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[Work: Thick as a Brick, Ian Anderson, 1972]
It May Make You Feel:

Analyzing Lyrics in Jethro Tull’s Concept Album Thick as a Brick—Unserious Joke or Serious Art?

was last modified: March 28th, 2018 by Daniel Podgorski

{Guest Post} [Film: Who Killed Captain Alex?, Nabwana I.G.G., 2010]

Film-as-Theatre and the Cult Film Phenomenon:

A Study of Amateur-Film-Turned-Viral-Video Who Killed Captain Alex?

 

Who Killed Captain Alex? movie poster - Nabwana IGG - Uganda, theatre, action movie, cult film

Introduction:

I recently watched the film Who Killed Captain Alex?, a viral success on YouTube which claims to be “Uganda’s first action-packed movie.” It is a hilarious watch for most audiences due to its extremely low budget and the resulting creative special effects, not to mention the “video joker” VJ Emmie (the voice of a Ugandan, English-language commentary track which comments over the only existing version of the movie for the entire hour).

I have seen plenty of hilariously low-budget films, but what struck me about this one is one of the pre-show slides, which says, “He [producer/writer/director/cinematographer/editor Nabwana I.G.G.] never imagined anyone outside his own village would see this film.”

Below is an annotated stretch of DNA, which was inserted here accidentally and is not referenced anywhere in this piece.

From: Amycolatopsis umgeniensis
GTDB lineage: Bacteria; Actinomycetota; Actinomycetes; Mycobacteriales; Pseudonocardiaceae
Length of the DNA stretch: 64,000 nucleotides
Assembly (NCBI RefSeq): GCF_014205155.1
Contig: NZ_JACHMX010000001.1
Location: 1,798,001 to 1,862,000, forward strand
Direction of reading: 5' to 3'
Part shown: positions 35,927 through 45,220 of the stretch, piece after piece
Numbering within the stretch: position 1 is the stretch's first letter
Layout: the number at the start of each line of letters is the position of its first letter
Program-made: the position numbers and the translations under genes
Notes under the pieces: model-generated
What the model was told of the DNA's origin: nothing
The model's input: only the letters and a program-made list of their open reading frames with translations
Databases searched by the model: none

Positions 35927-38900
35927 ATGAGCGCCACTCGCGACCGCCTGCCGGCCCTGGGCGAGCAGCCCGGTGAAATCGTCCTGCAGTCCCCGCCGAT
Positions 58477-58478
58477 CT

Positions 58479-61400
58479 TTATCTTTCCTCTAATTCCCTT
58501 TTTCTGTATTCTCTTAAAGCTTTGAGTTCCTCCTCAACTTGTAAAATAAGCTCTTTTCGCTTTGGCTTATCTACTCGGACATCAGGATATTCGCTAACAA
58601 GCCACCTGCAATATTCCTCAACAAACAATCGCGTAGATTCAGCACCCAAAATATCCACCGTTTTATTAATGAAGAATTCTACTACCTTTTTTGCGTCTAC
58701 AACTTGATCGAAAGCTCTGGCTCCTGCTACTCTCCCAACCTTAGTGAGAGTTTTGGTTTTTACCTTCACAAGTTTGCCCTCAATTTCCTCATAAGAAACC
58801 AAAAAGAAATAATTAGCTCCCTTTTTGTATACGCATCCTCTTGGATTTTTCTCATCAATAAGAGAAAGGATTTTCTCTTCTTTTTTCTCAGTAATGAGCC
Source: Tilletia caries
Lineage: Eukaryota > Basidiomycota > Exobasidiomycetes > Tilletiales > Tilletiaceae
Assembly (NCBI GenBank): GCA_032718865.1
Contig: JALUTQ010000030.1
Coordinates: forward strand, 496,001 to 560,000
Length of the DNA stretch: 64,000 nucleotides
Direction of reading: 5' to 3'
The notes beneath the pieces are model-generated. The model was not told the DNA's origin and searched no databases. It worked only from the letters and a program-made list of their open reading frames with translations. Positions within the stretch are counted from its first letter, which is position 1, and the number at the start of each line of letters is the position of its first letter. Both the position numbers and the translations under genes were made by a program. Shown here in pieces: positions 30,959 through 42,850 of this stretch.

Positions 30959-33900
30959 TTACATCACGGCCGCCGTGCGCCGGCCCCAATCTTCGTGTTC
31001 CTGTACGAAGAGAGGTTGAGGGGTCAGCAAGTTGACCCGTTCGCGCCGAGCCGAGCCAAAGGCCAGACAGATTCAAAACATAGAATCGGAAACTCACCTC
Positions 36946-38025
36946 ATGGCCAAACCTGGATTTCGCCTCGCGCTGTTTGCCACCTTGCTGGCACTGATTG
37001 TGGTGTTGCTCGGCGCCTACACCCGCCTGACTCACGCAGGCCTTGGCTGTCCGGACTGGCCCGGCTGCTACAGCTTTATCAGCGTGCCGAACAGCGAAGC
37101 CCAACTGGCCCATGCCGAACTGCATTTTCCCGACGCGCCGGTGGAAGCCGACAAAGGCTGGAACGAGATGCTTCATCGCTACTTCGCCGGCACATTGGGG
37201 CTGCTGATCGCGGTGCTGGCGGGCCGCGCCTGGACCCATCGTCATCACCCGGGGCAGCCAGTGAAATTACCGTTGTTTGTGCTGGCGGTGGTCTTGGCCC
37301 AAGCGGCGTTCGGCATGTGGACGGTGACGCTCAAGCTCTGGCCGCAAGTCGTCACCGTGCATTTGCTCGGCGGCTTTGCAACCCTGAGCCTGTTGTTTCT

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{Guest Post} [Film: Who Killed Captain Alex?, Nabwana I.G.G., 2010]

Film-as-Theatre and the Cult Film Phenomenon:

A Study of Amateur-Film-Turned-Viral-Video Who Killed Captain Alex?

was last modified: March 8th, 2018 by Nabra Nelson

[Work: King Lear, William Shakespeare, 1606]
Music be the Food of Madness:

Repetition, Rhythm, and Passion in Act II Scene iv of Shakespeare’s King Lear

 

William Shakespeare Sketch by M.R.P. - King Lear Act II Scene iv - Act 2 Scene 4 - repetition, meter, speech, analysis

Caricature Sketch by M.R.P.

Introduction: